Day 10 and 11- Windhoek

We had such a good time in Swakopmund! I really love this place. But then it was time to start heading home. We assembled at the oceanside to take a few last photos, and to say goodbye to the Atlantic Ocean…

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Richard grabbed a dustbin, and put his iPhone on a small tripod to take our official Tour Photo here…

11701032_10153196851318071_4874538822240479063_nFrom left to right: Elaine and Richard, me and Annelie, Francois and Andrea, Magda and Johan.

The sky was clear and blue, unlike the foggy Sunday morning the day before. But when we started the journey back inland, we had a really hard ride ahead of us. This region experiences what they call the “Oosweer”, Easterly Weather, when the hot winds blow from the inland to the ocean. It can become sandstorms, sandblasting everything in its way. We missed the sandblasting part, but from Swakopmund to Aranos I just could not go any faster than 110 km/h, with the fierce headwind.  It was hard, hard riding, and some motorists including police vehicles did not make it any easier, passing sometimes with less than a metre between them and us…

This was the day’s route:

Swakopmund Windhoek

When we passed Aranos, the wind became more gentle. But it was still a hard day on the bike. We stopped at Okahandja at a Biltong factory, where we had some coffee. Biltong= the Americans call it beef jerky- wind dried raw meat. I see the old team of Top Gear did not like it.  We in some of the harshest parts of the world love it- it was a way to preserve meat in a hot climate long before we had fridges and freezers.

From Okahandja to Windhoek the road passes some really beautiful scenery. But there are some severe road works along this road, and the local motorists can be very dangerous in passing, both directions… Beware of the local drivers…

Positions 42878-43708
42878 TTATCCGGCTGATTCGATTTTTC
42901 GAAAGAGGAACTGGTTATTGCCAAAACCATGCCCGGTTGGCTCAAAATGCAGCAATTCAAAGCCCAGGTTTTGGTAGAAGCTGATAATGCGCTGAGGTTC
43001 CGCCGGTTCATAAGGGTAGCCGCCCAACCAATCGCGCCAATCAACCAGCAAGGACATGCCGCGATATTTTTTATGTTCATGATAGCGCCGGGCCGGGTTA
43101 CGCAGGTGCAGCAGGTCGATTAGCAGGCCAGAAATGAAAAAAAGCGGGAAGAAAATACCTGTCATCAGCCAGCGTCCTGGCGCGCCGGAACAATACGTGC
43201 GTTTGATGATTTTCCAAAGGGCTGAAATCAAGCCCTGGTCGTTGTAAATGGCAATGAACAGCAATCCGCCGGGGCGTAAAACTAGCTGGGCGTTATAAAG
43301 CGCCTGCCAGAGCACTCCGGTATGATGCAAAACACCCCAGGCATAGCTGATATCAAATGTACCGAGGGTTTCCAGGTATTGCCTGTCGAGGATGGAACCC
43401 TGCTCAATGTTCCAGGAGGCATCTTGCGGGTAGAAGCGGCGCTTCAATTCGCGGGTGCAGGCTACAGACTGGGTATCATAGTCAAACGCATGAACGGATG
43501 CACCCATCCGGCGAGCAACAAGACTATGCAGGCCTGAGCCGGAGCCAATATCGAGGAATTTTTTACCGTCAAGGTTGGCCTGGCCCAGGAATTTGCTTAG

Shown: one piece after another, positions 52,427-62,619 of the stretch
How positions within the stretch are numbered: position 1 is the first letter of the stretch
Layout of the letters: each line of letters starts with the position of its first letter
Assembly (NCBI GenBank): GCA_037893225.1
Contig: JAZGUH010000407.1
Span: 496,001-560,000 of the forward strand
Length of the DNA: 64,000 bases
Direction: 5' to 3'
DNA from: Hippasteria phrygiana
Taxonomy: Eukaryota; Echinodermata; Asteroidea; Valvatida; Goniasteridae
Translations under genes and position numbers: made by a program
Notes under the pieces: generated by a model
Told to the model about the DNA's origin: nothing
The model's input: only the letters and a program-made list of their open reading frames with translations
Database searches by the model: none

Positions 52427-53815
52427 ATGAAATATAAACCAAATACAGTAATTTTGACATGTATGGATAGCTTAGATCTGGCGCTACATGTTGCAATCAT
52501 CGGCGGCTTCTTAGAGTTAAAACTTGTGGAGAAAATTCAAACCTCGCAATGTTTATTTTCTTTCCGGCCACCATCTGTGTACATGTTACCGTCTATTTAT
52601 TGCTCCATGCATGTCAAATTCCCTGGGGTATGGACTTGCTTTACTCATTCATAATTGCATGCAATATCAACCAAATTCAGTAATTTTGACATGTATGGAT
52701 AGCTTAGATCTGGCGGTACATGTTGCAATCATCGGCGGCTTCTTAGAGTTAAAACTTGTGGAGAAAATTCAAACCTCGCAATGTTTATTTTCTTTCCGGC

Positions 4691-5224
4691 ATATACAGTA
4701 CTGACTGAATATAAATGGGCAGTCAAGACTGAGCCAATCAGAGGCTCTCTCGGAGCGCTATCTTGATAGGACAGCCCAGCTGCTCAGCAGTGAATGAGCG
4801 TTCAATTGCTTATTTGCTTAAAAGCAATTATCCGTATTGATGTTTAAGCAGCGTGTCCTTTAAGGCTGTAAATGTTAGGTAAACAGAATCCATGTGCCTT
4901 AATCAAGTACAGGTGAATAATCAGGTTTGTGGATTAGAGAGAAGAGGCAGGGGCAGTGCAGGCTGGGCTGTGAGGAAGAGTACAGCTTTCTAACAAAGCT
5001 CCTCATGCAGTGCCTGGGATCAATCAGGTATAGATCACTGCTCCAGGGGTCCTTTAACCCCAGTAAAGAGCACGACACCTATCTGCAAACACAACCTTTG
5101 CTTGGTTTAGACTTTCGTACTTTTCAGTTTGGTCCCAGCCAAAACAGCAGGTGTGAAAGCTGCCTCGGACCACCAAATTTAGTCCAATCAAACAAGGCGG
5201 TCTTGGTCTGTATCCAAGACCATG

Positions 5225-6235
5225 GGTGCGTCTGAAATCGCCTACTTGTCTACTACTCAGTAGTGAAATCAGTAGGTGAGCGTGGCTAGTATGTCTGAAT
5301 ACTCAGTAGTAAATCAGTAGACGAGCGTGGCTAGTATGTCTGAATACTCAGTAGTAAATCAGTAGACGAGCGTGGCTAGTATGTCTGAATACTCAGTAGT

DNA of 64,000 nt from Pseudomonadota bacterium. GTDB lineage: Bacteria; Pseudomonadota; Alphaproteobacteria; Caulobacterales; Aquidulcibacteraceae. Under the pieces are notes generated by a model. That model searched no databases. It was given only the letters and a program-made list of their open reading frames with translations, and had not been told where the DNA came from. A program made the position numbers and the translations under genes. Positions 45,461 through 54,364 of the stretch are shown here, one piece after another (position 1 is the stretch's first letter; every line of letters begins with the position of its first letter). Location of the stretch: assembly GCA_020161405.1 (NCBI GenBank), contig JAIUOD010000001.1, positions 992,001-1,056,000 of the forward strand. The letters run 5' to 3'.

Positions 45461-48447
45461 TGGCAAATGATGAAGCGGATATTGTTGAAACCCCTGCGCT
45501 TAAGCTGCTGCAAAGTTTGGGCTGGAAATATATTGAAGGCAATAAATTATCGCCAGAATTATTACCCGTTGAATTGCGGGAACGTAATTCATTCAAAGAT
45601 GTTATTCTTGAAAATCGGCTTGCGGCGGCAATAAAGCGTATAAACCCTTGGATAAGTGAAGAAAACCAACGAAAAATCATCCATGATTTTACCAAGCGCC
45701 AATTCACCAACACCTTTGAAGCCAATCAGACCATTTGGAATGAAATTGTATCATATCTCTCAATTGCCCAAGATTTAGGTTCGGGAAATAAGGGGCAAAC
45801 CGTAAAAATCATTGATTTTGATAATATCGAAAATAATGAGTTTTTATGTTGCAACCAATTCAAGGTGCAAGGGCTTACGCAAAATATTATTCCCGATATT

When we arrived at Windhoek, we found that we have pre-booked at an excellent venue! We stayed over for two days at Urban Camp- just check out their website! 

It was lovely. You get to pitch your tent on pavement, underneath a canvas awning.

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The bathrooms are hidden behind reeds, but it is modern and very well planned. To combat Southern Africa’s electricity woes, they were also busy installing some wood fired geysers to provide hot water.

Just 500 meters away is the one must see tourism destination for people like us. Called Joe’s Beerhouse, it is one of the largest restaurants I have ever seen. It has a very laid back ambience, with lots of different little corners so that groups can have their own private space.  We had a very good evening together, the food and drink, service and vibe in the place was great…

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Photo Andrea

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That Oryx Schnitzel was really good!

The next morning we first went to have our bikes washed, after all the ocean fog, and the salty roads that we have travelled on the past two days…

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Afterwards we all had an appointment at the Namibia Bible House. We all are part of the South African Word Riders movement, which is organized nationally by Francois. So we had a visit to the Namibian Bible Society, and a briefing about what we do when we go out on Motorbikes to visit Schools in South Africa.

IMG_0127 IMG_0128 IMG_0129After some lekker coffee and snacks with wonderful people, we went to explore Windhoek. We stopped at the German church overlooking the whole city…

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Afterwards, across the road, we went to see the new Freedom Monument- Museum…

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After finishing these visits, the traffic of Windhoek started to get me under. The locals are not very motorbike friendly, they will not give you a gap to enter traffic, and some aggressively try to push you away to gain space for themselves.

That evening we did experience some genuine Namibian hospitality, when Barney and his wife (He is the manager of the Namibian Bible Society and she is a local pastor), invited us to dinner. We had a beautiful evening around a BRAAI (Barbeque). Again I had some Oryx meat, which I really enjoyed. We had a good evening filled with good food, wine and laughter. And then we had to go off to bed. Little did we know… to prepare for the NEXT day.

I enjoyed Urban Camp and Joe’s Beerhouse a lot. Windhoek might be a special city, I did not feel safe in the traffic on my motorbike.

One thought on “Day 10 and 11- Windhoek

  1. People out enjoying their lives – such a great thing to see!! What a wonderful switch from those who blog just to rant and rave – keep up the fun and frolic!!

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